Manu Minute: 'Amakihi, The Forager

Nov 4, 2020

An adult male 'amakihi. Male 'amakihi have brighter yellow plumage than their female counterparts.
Credit Ann Tanimoto-Johnson

With over 850,000 individual birds on Hawai'i island, the 'amakihi are among our most common honeycreeper species. Still, a sighting of this yellow singer is a treat for any birdwatcher.

With over 850,000 individual birds on Hawai'i island, the 'amakihi are among our most common honeycreeper species. Still, a sighting of this yellow singer is a treat for any birdwatcher.

The 'amakihi are first-class foragers. Like other honeycreepers, they hunt for nectar and insects in 'ōhi'a forests. But as climate change and fungal pathogens shrink this traditional habitat, the 'amakihi are adapting. Biologists have observed 'amakihi foraging for nectar in non-native trees, and the little bird will sometimes even venture into residential areas in Puna, Kona, and Ka'ū.

A juvenile 'amakihi.
Credit Ann Tanimoto-Johnson

In fact, the 'amakihi are among the last native non-shore birds that can be found near sea level. Since the introduction of the Southern house mosquito, the primary carrier of avian malaria, most honeycreepers have retreated to higher elevations.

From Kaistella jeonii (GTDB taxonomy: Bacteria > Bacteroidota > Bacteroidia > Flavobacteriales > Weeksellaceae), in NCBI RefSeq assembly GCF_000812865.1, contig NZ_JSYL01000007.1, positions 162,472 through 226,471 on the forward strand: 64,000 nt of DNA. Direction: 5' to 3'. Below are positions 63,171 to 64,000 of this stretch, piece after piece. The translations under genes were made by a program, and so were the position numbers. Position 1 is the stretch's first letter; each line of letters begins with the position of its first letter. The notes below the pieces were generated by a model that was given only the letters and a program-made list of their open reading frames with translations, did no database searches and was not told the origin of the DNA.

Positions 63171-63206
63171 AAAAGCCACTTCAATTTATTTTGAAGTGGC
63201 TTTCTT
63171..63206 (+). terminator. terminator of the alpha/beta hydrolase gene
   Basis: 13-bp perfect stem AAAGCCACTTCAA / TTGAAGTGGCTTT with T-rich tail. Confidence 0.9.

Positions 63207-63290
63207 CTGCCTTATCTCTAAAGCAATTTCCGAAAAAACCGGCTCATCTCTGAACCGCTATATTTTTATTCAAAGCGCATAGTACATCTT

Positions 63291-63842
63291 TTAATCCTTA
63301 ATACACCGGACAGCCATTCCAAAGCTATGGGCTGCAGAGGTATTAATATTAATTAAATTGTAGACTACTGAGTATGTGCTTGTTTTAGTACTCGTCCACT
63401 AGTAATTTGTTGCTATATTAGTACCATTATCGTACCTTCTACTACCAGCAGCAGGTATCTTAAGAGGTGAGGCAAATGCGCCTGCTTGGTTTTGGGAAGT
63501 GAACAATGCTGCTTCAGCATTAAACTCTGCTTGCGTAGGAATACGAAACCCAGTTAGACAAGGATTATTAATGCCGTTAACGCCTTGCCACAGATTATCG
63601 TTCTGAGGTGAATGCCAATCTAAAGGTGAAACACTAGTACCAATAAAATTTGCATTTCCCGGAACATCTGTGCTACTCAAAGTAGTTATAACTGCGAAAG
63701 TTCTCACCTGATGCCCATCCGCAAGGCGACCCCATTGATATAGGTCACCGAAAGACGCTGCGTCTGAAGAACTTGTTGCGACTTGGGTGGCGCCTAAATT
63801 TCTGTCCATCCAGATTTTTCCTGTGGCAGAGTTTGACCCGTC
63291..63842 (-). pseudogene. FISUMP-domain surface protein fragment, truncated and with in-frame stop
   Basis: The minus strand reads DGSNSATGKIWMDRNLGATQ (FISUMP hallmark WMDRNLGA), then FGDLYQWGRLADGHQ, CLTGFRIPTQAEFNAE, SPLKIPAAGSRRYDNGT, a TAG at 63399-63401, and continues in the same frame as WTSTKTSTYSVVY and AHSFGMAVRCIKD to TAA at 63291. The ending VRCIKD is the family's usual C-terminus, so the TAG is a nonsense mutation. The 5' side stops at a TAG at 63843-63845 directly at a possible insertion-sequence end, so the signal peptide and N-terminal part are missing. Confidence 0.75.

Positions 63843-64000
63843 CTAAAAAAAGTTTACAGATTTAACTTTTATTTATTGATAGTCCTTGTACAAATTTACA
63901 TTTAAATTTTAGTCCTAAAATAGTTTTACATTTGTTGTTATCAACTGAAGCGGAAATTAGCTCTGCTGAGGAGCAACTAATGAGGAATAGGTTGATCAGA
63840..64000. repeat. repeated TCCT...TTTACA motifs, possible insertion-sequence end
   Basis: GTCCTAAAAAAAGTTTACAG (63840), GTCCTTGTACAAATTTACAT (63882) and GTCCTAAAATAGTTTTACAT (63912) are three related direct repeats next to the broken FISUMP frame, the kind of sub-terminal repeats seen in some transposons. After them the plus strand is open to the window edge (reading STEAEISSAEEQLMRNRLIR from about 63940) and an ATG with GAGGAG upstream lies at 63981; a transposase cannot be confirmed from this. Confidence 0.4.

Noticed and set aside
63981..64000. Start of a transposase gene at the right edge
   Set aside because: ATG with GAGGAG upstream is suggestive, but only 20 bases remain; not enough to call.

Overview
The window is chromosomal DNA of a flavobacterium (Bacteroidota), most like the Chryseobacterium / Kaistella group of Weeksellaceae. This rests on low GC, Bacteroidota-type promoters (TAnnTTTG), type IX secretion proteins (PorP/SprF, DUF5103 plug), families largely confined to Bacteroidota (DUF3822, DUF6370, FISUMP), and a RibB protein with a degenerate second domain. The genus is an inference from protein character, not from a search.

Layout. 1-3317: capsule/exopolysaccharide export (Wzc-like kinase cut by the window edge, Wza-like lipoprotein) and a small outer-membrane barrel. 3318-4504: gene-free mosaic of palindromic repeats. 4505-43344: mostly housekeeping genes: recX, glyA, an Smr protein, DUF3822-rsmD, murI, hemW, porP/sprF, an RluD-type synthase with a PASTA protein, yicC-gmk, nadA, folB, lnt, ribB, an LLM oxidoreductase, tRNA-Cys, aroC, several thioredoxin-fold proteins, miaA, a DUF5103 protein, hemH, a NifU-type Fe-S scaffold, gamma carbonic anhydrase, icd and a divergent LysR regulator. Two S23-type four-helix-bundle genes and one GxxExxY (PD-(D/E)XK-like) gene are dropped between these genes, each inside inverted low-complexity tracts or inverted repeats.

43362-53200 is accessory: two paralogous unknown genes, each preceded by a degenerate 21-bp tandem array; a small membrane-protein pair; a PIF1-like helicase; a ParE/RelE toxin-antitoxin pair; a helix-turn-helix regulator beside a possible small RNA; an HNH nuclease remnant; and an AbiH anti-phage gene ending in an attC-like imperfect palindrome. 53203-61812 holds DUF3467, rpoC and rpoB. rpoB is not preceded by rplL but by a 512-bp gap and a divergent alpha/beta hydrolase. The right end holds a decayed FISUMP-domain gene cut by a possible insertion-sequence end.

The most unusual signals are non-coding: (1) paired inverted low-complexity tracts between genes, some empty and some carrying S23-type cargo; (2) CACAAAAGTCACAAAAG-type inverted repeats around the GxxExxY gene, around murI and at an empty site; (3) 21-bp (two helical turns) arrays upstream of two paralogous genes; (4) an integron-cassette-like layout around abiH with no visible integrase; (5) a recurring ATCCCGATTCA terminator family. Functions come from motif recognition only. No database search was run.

Remarkably, the 'amakihi can survive this deadly disease, and may even be developing a genetic resistance to it.

Adult female 'amakihi have an olive-yellow plumage, while their male counterparts are bright yellow. At first glance, they might be mistaken for the non-native white-eye or saffron finch, but they can be distinguished easily by their sharp trill. In Hawaiian folklore, the 'amakihi often offered advice or friendly criticism to those who traveled through their forests.

A spectrogram of the 'amakihi's song. Its "sheet-sheet-sheet-sheet" trill sounds a bit like a sewing machine.
Credit The LOHE Lab of UH Hilo